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Section 5: Limitations

Section 5: Limitations

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Section 5: Limitations

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  1. Section 5: Limitations

  2. ISCO Limitations • Saturated Zone vs Unsaturated Zone • Chemistry • CoSolvents • Geology /Geochemistry/Hydrogeology • NAPL

  3. ISCO Saturated Zone vs Unsaturated • All ISCO are Aqueous Phase Technologies • Ozone is also an Unsaturated Zone Technology • In order for treatment to occur, both the contaminant and the oxidant must be in solution together. • Permanganate, solid peroxides, activated sodium persulfate can be used to treat the unsaturated zone if zone or soils are hydrated during treatment. • Percent saturated is dependent on the contaminant and the soil type

  4. What about Chemistry

  5. What About CoSolvents • All organic Mass is addressed by ISCO • Chlorinated Solvents dissolved into oils generally behave as the oil. ( sink or float) • Cosolvent must be oxidized to reduce target analytes • BETX is only a 20% portion of fuel contamination so remaining solvent must be oxidized

  6. What About Geology, Geochemistry, and Hydrogeology • If you can’t contact the contaminant with ISCO you can not treat it. • Tight Clays require special treatment • Heterogeneity requires special consideration for well locations and screen intervals. • High Flow Aquifers need to use recirculation to maintain contact • Carbonate formations can be treated but need to be tested for best ISCO approach

  7. What about NAPL • Very rarely does NAPL exist as free floating product • If NAPL can be recovered effectively, it should be • NAPL occupies the pore spaces of soil and exists in the colloidal spaces in the soil • Effective short-term ISCO treatment requires dissolution of the sorbed and NAPL phase in the colloidal spaces with heat- Only peroxide provides that heat in ISCO Treatments • NAPL has been and can be effectively and safely treated with ISCO using controlled temperatures at low pressures • NAPL must be treated with Submerged application of chemicals below NAPL Zone.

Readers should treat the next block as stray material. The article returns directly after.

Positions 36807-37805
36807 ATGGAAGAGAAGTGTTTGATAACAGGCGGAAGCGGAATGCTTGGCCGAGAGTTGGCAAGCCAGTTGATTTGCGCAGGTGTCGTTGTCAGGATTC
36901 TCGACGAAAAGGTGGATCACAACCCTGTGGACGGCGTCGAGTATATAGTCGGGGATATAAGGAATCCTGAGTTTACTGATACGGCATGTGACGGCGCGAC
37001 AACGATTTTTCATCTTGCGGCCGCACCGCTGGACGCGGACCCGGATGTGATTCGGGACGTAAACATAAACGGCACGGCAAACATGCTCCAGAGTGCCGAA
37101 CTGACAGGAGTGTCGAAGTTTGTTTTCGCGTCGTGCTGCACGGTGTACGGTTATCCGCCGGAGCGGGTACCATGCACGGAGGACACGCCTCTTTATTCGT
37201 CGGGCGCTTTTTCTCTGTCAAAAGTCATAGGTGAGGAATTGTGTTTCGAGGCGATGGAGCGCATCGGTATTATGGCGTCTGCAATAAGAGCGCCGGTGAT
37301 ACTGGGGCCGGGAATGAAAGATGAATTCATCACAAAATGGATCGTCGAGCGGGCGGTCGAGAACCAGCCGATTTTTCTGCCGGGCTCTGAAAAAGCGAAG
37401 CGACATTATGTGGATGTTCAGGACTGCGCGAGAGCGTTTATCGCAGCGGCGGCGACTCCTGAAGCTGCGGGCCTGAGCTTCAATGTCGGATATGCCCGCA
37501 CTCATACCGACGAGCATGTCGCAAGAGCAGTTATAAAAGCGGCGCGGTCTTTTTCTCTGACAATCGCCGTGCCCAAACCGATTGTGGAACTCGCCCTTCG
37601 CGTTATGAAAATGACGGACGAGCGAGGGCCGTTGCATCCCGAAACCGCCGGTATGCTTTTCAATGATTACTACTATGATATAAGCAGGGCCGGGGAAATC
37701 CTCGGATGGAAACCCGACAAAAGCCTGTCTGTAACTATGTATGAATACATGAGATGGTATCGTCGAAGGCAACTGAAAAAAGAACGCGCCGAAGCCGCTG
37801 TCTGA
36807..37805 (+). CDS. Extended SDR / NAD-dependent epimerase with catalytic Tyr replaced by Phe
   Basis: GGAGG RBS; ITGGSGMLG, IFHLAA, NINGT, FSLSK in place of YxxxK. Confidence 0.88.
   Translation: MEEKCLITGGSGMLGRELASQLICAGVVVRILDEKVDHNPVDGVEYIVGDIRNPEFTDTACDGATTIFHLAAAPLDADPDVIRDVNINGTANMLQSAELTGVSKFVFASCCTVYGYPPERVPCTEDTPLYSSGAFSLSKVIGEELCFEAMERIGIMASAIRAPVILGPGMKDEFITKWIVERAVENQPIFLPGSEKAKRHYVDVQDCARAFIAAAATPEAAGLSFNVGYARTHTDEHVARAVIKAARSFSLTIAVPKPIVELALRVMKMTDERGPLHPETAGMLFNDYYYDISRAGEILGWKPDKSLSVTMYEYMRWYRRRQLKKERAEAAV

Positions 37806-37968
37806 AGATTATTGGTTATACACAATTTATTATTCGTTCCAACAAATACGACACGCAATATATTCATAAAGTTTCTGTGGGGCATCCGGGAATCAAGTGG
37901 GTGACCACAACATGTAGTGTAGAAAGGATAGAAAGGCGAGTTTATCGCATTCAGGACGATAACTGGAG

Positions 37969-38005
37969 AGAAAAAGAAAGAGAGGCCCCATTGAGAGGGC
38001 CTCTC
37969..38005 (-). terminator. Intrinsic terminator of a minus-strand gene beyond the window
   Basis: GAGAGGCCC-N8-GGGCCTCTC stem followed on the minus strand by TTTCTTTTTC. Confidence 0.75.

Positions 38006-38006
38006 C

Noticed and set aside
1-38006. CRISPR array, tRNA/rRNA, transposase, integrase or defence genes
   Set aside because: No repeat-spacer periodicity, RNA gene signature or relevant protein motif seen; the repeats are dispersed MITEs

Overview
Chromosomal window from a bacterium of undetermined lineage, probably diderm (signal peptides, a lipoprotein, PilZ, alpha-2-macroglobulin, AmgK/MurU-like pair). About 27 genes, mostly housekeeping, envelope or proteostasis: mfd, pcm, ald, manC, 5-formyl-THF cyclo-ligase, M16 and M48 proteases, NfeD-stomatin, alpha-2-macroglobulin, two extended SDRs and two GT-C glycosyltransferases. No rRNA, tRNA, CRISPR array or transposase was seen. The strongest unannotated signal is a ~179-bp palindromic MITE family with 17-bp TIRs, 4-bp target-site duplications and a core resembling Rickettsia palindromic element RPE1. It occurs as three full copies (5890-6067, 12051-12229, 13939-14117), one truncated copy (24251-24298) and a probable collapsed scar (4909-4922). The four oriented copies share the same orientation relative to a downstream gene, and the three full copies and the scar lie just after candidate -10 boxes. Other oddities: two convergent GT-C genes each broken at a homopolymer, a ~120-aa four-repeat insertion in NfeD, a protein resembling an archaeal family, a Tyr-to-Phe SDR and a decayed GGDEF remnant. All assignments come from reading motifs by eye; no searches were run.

8. Total Mass EvaluationNature of Contamination • Contamination mass exists in four phases in the contaminated zone • Soil gas • Sorbed • Dissolved • Non-aqueous phase liquid (NAPL) or phase-separated • Geochemistry, partitioning coefficient (Kow) determines the relationship between phases in the saturated zone • Majority of mass (normally >80%) is sorbed and phase-separated Graphic source: Suthersan, 1996

  9. ISCO Pilot PAH DNAPL SITE, TRENTO, IT Site information Old Petroleum Tar Chemical Distillation Plant Contamination from Closed Treatment Ponds Geology 0 –2 m bgs till, stone and heterogeneous soil with brick fragments 2 -5m silty/sandy soil black color and heavy hydrocarbon and naphthalene smell, 5 to –14.3 m sandy, 13.30 to 16.30 colour black w/ hydrocarbon smell. Flowing DNAPL tars are present in the last 10 cm. Hydrogeology The water table is –2.7 m bgs but locally confined

  10. ISCOPAH DNAPL, TRENTO, IT Pilot Test Area Future Treatment Area

  11. ISCO PAH DNAPL SITE, TRENTO, IT AW-03 Creek Concrete Wall PZ-01 AW-02 PZ-02 AW-01

  12. ISCO PAH DNAPL SITE, TRENTO, IT DNAPL in AW’s prior to Treatment

  13. ISCO PAH DNAPL SITE, TRENTO, IT

  14. DNAPL Reduction PAH DNAPL SITE, TRENTO, IT • Observations • Flow was 2 l/min and increased to 5 l/min after hydrogen Peroxide application through Concurrent Application in All AW’s • Temperatures were increased to 40 °C in all AW’s • All DNAPL was removed from AW wells and PZ 01 within 2 days • All hydrocarbon odor eliminated from all wells • Secondary indications of Sodium Persulfate Oxidation Activity for 6 weeks • Dissolved concentrations less than 100 ppb and no residual sheen or NAPL

  15. DNAPL Reduction PAH DNAPL SITE, TRENTO, IT • Observations • Controlled Applications of Hydrogen Peroxide can effectively dissolve large amounts of NAPL and Dissolved Mass by agitation and addition of heat at low pressure • Controlled application at low pressure controls migration of NAPL • Persistence of Activated Sodium Persulfate consumes dissolved organics for over six weeks eliminating repartitioning and rebound potential. • Augmentation of additional sodium Persulfate after initial application can be performed before repartitioning of dissolved mass.

  16. Conclusions • ISCO and the contaminant must be in an Aqueous solution for successful Treatment • ISCO can treat all organics • ISCO is not selective, it treats all organics including non-target Cosolvents and Natural Occurring Organics • ISCO can safely and effectively treat non-recoverable NAPL and prevents rebound